Without being familiar with the equipment being used to come to these conclusions, I wanted to ask if the display has been calibrated separately
for 3D specifically. In other words, have you calibrated your projector through
the actual glasses you are using, and have separate color, gamma and grayscale
for 3D content.
Our final 3D settings on our projector when calibrated through the RealD glasses we use are significantly different from the 2D calibration. Each set of glasses adds its own tint to what you are seeing.
I just watched this in 3D the other day and didn't notice any odd green/teal coloring to any of the images. When this was being worked on, I wouldn't be surprised if the colors were adjusted to match a specific set of hardware and glasses being used by their team. Using images directly from a 3D screen, without those images being taken/filtered through the glasses first, is not an accurate representation of what the director intended us to see, as they know very well it's the image we see adjusted by the glasses that is important.
Please don't take this as an attack, as you may have already done so and these images were taken correctly through actual glasses and a projector color corrected through those 3D glasses during calibration. However, consider that all glasses are different, and add their own tint. Let alone as Bay mentioned the variance in hardware and no standards to follow. So I can very well see how it's impossible to get any one result that is perfect for all, as even if every display was identical, you would still have the variance in color/tint change due to various glasses. If their team created this 3D master using RealD to achieve ideal settings, I don't see how this same image being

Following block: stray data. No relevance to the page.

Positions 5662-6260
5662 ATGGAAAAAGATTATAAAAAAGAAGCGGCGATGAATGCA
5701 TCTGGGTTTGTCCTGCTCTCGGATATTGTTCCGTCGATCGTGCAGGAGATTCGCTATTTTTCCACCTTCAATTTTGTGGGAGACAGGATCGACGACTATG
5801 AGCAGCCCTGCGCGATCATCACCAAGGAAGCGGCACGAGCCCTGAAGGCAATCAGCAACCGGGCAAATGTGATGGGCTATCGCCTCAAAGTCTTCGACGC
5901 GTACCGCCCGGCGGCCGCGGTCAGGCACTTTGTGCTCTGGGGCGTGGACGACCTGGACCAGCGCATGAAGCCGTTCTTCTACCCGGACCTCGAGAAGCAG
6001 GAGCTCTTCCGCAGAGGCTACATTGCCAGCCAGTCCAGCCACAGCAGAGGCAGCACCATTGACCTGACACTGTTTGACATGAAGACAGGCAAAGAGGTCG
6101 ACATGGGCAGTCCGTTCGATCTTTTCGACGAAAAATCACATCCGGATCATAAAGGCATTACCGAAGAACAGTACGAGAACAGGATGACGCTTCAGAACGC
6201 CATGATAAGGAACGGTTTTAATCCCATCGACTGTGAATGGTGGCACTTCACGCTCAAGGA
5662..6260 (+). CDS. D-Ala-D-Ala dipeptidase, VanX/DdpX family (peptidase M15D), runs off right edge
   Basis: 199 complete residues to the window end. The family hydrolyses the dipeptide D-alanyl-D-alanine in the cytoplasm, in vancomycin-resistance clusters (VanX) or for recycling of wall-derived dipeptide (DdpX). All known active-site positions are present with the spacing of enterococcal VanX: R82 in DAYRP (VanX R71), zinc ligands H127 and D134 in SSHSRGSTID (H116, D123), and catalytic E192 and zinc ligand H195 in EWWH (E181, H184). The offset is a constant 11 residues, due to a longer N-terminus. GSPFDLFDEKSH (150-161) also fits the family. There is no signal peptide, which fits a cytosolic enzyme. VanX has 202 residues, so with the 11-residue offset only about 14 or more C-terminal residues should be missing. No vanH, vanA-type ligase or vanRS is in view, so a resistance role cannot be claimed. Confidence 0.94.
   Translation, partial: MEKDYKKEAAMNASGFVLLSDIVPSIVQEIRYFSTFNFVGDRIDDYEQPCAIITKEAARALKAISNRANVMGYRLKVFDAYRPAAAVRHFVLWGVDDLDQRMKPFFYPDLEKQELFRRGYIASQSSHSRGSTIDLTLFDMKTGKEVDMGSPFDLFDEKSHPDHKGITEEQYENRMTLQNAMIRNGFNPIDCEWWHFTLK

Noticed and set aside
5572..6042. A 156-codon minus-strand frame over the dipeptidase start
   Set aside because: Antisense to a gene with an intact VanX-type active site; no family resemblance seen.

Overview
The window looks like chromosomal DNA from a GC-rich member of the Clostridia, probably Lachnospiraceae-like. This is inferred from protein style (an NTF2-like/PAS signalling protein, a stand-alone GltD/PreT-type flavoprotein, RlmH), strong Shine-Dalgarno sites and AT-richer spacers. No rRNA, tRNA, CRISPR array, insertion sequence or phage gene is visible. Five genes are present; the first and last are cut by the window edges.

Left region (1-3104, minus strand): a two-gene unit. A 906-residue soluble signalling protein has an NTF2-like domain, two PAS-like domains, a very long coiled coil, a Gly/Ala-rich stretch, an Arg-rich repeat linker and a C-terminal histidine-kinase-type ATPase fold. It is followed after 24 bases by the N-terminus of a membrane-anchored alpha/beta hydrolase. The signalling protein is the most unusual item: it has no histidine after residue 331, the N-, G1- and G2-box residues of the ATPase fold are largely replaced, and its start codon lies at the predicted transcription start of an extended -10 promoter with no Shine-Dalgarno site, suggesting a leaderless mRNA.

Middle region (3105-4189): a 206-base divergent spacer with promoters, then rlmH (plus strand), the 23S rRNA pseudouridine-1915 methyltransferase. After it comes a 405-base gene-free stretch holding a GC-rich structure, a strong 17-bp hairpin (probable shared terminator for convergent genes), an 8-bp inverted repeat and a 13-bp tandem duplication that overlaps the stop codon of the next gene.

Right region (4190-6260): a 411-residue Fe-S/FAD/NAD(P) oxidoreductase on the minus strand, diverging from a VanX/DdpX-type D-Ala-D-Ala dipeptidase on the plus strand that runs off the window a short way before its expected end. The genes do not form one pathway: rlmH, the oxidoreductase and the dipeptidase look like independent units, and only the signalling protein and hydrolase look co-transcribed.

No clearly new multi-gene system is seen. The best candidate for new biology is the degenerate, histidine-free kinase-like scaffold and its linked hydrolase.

viewed through a set of different glasses could look correct as well. At least that seems to make sense.
We auditioned many options during the process (Xpand, Monster, RealD) and I can tell you they do not look the same and
all add their own tint to the image. Once a final set of glasses is chosen, the projector needs a dedicated calibration setting done through those glasses to hit the proper standard. And once the display was calibrated through them, then the image looked quite accurate in terms of color.
Since we use RealD and that is very common in the professional world, maybe it's possible we are not seeing the color issues due to us using similar glasses and calibrated hardware. Or it could be something else I am not considering. But I definitely can agree with Bay's statement on there being absolutely no standard.
As for the brightness issue, I'm going to have to go back and watch for that again and see if I can find time to take some measurements myself. I did not notice anything resembling a dim image during the film, but then again we are using a pretty powerful projector with several thousand lumens, so it may be obscured. I would have to take a measurement to see when I have some time.